A work colleague had her bank account emptied over the past weekend, 10-thousand bucks gone in six separate transfers of about €1,600 each into the scammer’s account.
For my account in Canada, all I have to do is log on to the site, enter my password, and transfer away. I’d often thought the Canadian bank should make their site safer by setting up the system they have in Germany.
In Germany, you not only have to first log onto the site via password, but every time you do a payment or transfer you must first receive a text message on your cellphone with a 6-digit code number. You then key in that code number on the site to OK the transaction.
I’d always thought that extra hoop to jump through meant that my German account was pretty well bomb-proof, but it seems there’s a huge flaw in that system, and no – it’s not phishing.
In my colleague’s case, the criminals set up an account at the same bank as hers, I suppose to speed up the transaction time.
To transfer the funds they used the same forms we used to fill out with a pen all the time when we actually had to get up off our butts and walk in a building to do our banking. They took the forms off a pile at the bank, filled them out in her name and bank details, faked a signature, and dropped them into a slot to be processed later. Just like cheque fraud in days of old, only they didn’t even have to get their hands on any of her cheques.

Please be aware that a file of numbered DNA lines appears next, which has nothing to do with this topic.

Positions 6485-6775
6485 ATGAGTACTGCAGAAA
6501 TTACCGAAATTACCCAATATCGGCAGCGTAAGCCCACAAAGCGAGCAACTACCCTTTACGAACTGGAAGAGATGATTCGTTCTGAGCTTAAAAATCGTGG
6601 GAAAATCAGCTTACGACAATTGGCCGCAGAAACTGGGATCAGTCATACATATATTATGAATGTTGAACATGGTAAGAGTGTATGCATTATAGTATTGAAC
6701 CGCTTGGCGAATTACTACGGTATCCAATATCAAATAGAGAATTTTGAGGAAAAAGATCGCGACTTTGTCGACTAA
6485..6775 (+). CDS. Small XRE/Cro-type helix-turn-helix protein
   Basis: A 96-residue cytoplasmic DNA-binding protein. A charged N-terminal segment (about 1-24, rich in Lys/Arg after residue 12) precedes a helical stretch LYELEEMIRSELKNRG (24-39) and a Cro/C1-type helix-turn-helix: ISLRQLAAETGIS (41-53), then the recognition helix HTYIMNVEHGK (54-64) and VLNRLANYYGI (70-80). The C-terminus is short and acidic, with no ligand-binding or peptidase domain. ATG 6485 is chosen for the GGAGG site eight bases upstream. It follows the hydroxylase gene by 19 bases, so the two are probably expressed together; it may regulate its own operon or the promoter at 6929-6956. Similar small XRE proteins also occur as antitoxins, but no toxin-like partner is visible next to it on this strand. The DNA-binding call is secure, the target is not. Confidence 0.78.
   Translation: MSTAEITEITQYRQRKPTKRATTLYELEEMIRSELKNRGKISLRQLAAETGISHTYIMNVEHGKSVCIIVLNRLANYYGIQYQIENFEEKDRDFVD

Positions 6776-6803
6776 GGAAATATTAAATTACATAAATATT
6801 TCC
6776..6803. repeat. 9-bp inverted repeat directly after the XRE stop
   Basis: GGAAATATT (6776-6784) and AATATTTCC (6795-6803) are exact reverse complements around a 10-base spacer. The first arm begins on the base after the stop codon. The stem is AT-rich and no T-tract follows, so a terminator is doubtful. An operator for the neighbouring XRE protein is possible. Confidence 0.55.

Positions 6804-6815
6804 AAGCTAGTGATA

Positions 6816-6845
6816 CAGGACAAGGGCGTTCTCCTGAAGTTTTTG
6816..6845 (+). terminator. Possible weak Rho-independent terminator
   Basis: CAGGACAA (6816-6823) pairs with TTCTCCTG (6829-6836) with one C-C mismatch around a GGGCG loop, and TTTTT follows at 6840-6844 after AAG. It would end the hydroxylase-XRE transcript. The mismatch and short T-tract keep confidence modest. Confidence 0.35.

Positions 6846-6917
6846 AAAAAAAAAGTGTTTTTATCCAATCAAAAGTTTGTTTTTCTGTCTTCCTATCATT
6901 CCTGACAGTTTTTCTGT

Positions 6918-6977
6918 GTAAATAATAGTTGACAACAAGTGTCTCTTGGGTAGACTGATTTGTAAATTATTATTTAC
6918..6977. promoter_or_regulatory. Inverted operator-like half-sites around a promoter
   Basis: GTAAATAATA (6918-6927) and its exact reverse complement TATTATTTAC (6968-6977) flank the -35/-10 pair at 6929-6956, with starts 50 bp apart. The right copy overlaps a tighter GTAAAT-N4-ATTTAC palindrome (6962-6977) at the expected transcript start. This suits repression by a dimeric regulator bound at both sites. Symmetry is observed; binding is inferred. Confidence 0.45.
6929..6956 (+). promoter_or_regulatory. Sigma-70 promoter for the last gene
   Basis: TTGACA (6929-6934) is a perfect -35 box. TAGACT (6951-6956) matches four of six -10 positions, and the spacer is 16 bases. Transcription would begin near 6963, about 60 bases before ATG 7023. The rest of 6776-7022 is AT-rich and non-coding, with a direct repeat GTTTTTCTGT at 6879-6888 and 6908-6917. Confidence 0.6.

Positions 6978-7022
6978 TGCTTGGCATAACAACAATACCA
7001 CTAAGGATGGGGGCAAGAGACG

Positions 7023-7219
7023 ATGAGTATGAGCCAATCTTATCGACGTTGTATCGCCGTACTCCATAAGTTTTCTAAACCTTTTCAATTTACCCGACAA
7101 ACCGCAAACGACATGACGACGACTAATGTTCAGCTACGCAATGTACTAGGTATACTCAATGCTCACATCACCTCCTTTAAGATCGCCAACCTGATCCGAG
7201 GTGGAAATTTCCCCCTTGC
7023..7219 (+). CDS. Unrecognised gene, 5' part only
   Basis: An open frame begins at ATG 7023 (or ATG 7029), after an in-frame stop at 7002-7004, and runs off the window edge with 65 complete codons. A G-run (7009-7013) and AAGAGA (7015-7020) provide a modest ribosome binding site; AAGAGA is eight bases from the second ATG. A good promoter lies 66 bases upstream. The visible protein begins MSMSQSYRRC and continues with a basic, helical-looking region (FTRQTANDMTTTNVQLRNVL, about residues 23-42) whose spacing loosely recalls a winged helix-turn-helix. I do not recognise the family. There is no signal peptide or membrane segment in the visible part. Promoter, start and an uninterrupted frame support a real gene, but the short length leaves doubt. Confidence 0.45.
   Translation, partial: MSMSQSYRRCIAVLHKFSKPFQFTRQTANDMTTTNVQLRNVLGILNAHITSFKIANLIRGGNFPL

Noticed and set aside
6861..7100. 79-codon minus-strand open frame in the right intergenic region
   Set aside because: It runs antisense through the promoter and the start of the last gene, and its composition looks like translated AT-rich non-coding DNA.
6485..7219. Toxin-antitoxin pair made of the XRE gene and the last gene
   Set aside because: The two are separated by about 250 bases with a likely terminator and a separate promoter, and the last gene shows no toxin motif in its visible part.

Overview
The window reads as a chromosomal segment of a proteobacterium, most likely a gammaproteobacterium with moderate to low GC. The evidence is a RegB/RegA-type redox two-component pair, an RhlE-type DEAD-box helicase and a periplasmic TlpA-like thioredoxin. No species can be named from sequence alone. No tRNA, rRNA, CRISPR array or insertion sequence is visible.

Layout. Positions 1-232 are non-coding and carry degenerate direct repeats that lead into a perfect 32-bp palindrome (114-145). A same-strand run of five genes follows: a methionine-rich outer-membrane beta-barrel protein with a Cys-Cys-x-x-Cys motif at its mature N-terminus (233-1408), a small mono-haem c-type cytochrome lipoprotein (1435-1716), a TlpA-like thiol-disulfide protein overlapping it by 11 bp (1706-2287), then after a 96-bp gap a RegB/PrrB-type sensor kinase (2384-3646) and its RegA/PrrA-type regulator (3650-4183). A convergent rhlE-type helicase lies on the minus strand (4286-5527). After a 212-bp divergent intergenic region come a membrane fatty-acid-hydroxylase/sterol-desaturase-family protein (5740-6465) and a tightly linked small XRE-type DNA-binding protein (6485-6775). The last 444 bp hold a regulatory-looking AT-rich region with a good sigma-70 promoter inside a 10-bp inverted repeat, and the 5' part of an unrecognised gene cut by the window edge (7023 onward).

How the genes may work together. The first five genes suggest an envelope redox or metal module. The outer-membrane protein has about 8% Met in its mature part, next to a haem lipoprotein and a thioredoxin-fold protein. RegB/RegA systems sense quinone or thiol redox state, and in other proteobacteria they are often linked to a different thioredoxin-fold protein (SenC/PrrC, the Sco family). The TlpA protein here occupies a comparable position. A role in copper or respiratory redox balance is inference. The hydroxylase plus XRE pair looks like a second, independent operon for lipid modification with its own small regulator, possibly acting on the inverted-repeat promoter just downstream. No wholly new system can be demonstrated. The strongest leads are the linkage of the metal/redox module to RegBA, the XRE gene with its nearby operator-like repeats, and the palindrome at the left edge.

They must have opened their account in a fake name, which is another thing I find quite unbelievable. How could the bank be so lax?
I also hear that, in contrast with days of old, those forms are nowadays mostly machine-read. That’s another bank failure to ensure proper handling of customer funds.
By the time my colleague noticed the fat hole in her bank balance the money had already been transferred.
She called her bank right away and they immediately stopped payment, so she’ll get her money back, but what if she’d been on holiday or leave of absence for a few weeks or months and never noticed? Would she have had to have eaten the loss?
And what about all those strangers who have access to our full name and account numbers? You have to give them away if you’ve ever bought or sold anything on eBay without using PayPig. Not to mention the thousands of supposedly honest bank and store employees who have access to your account details.
Oh, and a bonus if you haven’t heard yet: should anyone in Germany receive a transfer of funds in the amount of one cent from an unknown party, contact your bank and the police. Scammers have been known to shoot off computer-generated transfers to thousands of randomly generated account numbers in the amount of one cent. Should they fail to receive notice their transfer did not go through, they know they’ve hit on a real account and can let the plundering begin.